Home health aides and certified nursing assistants, or CNAs, play similar roles in the health care community. Both provide companionship and basic care to patients, while reporting back to the nurses and doctors overseeing the patients’ care. The primary difference lies in the level of training required and the type of care they can provide without supervision from a doctor or nurse.
Home Health Aide Duties
Home health aides provide basic personal care to patients, many of whom are elderly or disabled. They rarely provide any type of medical care, although some states allow them to administer medications or check a patient’s vital signs if supervised by a nurse or other licensed health care professional. They may also provide simple medical care such as changing dressings, and with additional training they can sometimes assist with equipment such as ventilators. Primarily, they assist with bathing, dressing and other hygiene needs, in addition to preparing meals and helping patients eat. They may perform light housekeeping duties such as laundry, in addition to grocery shopping and providing transportation.
Like home health aides, CNAs often help patients feed, bathe and dress themselves. They also help patients change positions while in bed and help them move from their beds to wheelchairs. In addition, they listen to patients’ health concerns, noting symptoms or changes in patients’ conditions in their charts. They also monitor patients’ vital signs and report this information to doctors or nurses. Some states allow CNAs to administer medication, and in nursing homes and other long-term care facilities, CNAs often act as the primary caregivers and have more contact with patients than anyone else on staff, including nurses.
Most home health aides work in a patient’s home, though others work in group homes or care facilities. They also work for hospice providers and sometimes serve as companions for people with disabilities, helping them at home and at work and accompanying them during shopping, doctor appointments and other errands. Some work for home health care agencies and may visit several clients in a single day; others work independently and have just one client they care for for several months or years. CNAs, on the other hand, work in a wider variety of settings, including hospitals, clinics, nursing homes and private homes. Because they work in a clinical setting, they often work with multiple patients every day.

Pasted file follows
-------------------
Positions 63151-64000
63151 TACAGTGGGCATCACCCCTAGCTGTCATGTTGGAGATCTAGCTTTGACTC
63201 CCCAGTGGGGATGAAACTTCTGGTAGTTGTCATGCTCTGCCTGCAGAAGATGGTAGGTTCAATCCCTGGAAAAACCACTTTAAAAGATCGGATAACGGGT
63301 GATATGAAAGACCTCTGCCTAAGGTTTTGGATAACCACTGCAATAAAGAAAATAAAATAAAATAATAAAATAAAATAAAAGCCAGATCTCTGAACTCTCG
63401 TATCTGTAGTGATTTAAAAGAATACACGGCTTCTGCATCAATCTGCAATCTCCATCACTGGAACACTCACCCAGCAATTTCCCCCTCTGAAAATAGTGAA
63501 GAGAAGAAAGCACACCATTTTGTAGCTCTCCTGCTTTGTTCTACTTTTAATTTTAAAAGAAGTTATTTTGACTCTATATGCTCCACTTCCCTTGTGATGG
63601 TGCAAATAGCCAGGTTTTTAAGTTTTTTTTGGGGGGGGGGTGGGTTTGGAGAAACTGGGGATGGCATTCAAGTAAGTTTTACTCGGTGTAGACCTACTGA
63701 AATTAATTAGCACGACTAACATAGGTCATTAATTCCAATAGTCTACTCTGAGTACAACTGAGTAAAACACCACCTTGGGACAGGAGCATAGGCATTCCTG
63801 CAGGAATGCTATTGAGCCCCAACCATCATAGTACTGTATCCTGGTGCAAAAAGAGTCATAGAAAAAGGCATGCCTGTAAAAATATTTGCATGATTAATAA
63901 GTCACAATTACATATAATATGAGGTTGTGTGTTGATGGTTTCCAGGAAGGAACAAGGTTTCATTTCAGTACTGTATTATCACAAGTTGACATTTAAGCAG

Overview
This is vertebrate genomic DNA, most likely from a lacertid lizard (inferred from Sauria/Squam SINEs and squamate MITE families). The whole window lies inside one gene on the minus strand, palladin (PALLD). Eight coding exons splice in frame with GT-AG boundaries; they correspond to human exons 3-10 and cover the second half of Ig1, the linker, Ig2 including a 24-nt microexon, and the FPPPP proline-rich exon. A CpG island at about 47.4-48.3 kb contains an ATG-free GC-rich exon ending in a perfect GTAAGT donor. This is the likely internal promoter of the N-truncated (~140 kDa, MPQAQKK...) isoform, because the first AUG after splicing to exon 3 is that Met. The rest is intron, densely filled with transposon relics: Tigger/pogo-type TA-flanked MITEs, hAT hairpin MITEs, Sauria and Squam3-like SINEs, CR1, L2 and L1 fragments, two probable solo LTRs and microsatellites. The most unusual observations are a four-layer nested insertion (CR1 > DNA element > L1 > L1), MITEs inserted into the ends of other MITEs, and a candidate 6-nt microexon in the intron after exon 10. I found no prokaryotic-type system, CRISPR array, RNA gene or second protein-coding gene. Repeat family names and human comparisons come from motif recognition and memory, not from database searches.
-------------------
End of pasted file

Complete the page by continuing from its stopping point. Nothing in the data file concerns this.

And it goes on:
Education and Training
There’s no formal training program or minimal education requirement for home health aides. As the U.S. Bureau of Labor Statistics notes, many have a high school diploma or GED, even though it’s not required. They usually receive on-the-job training from other health care professionals, including nurses and fellow home health aides. Some states, however, require formal education and background checks for home health aides. CNAs must complete a formal training program, offered by community colleges and vocational and technical schools, as well as by hospitals and other health care facilities. Prospective CNAs must learn basic principles of nursing care, complete several hours of supervised clinical experience and pass a state licensing exam.
Salary and Outlook
The U.S. Bureau of Labor Statistics expects demand for both home health aides and CNAs to grow much faster than other occupations. As of May 2010, the median pay for home health aides was $20,560 and demand for these workers is expected to increase 69 percent through 2020. As of May 2010, the median annual wage for nursing aides, along with orderlies and attendants, was $24,010. The bureau expects demand for this group to increase 20 percent through 2012. Check it out at